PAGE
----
Formula One Teams' Association and the International Automobile Federation (FIA), the governing body of the sport, have agreed on cost-cutting measures to ensure the future of Formula One. Proposals will be presented Friday for adoption by the...
Formula One Teams' Association and the International Automobile Federation (FIA), the governing body of the sport, have agreed on cost-cutting measures to ensure the future of Formula One.
Proposals will be presented Friday for adoption by the FIA's World Motor Sport Council. Details will be released once proposals are confirmed.
Meeting in Monaco on Wednesday, the two groups, fronted respectively by Ferrari president Luca di Montezemelo and FIA president Max Mosley, issued statements affirming a cooperative atmosphere.
"The unity of the teams was fundamental to meeting the goals for a new Formula One, but with the same DNA, as requested by the FIA," di Montezemelo said.
Said Mosley, "I am delighted with the outcome of this meeting."
Read an FIA statement, "FIA and FOTA (the Formula One Teams' Association) have had the most successful meeting on Formula One matters which any of the participants can remember. Agreement was reached on measures to meet all the objectives originally put forward by the FIA for 2010 and thereafter. In addition to which, FOTA have now made proposals for very significant cost saving in 2009 while maintaining Formula One at the pinnacle of motor sport and reinforcing its appeal."
True to political inclinations, harmony and light were not achieved without a near kerfuffle. Reports circulated before the meeting that Renault might be drifting from the FOTA camp to the point of view of the FIA proposals. Renault issued a news release to repudiate the speculation.
The teams' association formed in response to Mosley's summertime declaration of financial unsustainability of F1 that has been since driven home by this fall's economic downturn and global credit crisis. Last weekend's pullout of the sport by Japan's second-largest carmaker, Honda -- explained pointedly by CEO Takeo Fukui as a result of the current business climate -- further emphasized F1's connection to real-world economics.
Among proposals to cut costs, Mosley had called for a single powertrain specification, a proposal that met immediate resistance. Suppliers Cosworth (engine), Xtrac and Ricardo (gearbox) were subsequently contracted and specifications developed.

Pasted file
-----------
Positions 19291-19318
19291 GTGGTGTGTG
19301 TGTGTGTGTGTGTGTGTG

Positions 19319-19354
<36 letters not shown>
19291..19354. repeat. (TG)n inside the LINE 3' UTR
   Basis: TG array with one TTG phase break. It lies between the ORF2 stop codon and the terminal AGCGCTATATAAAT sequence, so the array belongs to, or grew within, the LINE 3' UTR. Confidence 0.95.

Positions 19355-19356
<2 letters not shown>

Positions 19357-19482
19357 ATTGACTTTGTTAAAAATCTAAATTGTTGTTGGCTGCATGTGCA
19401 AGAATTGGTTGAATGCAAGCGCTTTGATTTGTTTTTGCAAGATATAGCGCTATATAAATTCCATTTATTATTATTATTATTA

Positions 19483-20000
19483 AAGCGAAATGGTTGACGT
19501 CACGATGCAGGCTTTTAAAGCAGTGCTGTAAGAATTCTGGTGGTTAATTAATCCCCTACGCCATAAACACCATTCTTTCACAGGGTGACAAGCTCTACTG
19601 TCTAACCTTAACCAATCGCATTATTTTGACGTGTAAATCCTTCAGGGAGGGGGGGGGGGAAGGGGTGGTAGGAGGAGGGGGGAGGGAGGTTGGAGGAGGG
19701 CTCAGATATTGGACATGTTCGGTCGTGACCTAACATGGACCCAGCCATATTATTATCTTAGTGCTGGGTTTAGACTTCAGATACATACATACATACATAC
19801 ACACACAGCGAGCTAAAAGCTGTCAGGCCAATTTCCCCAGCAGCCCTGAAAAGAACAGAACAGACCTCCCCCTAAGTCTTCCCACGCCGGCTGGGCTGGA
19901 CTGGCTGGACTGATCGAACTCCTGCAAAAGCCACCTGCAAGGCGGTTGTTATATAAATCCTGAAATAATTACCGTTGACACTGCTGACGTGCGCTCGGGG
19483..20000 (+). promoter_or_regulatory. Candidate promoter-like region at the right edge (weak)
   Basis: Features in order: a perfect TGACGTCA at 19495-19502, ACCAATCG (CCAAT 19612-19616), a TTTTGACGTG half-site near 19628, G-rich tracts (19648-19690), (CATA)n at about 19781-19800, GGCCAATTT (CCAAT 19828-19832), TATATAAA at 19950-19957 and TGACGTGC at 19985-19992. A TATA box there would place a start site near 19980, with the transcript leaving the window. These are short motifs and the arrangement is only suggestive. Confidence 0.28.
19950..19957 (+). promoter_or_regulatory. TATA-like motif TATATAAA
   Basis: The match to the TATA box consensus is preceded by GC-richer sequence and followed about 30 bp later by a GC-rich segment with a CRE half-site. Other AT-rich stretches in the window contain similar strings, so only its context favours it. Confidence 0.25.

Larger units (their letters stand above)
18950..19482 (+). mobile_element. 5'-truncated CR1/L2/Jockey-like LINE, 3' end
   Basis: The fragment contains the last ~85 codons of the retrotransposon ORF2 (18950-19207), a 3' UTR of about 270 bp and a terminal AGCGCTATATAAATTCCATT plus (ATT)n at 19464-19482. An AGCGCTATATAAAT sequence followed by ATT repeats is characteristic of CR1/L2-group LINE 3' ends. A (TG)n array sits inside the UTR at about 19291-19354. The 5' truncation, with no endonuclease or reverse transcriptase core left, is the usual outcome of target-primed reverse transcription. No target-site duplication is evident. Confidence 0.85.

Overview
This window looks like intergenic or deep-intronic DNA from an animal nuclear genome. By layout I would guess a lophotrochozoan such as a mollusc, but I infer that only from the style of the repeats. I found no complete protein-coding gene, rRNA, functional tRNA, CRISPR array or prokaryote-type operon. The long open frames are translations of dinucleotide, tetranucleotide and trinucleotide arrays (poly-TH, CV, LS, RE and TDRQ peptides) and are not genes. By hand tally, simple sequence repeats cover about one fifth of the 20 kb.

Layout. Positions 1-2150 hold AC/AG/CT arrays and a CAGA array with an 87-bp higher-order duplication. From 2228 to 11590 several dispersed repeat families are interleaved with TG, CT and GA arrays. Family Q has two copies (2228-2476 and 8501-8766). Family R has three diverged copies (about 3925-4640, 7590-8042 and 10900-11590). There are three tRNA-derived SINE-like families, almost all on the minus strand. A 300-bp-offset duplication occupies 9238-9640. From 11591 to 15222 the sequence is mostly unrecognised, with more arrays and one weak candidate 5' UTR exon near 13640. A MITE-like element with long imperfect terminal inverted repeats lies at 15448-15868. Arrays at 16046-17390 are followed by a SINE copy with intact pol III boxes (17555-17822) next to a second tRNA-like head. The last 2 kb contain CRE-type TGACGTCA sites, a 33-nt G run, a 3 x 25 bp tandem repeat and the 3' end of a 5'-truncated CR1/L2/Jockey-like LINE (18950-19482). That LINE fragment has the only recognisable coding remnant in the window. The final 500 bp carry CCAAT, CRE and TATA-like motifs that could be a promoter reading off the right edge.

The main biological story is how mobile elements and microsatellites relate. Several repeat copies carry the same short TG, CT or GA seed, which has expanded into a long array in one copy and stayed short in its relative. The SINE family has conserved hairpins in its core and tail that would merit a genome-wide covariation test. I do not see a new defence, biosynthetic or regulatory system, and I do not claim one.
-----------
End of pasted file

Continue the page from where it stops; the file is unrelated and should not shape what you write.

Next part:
Also on Wednesday, Mosley told assembled colleagues at the Motor Sport Business Forum in Monaco in a keynote speech that "What is wrong with Formula One today was wrong before any of the present economic problems cropped up. Essentially, it's the rules, which have become ever more restrictive."
The body Mosley heads, the FIA, handles rules.
"We must stabilize the system with a base engine which anyone can have and which is inexpensive, as well as a standard gearbox," Mosley told the conference. "That will stabilize Formula One until we can bring in new energy-efficient engines which undoubtedly will be the future."
Mosley called for more innovation and less "pointless" expense, making an example of lightweight wheel nuts that cost $1,000 each. The team using them requires 1,000 per season, he said. He also chided the Ferrari response to his push for kinetic energy recovery systems (KERS), optional in 2009. Ferrari had called the systems "too complicated."
"Can you imagine the great F1 engineers like (Colin) Chapman or (Keith) Duckworth saying, 'I can't do that because it is too complicated'?"
Mosley warned that Honda might not be the only team that responds to the current money mess by ceasing F1 operation, and he urged teams to take an innovative attitude toward expense-cutting to assure F1's place as technical pinnacle of motorsport.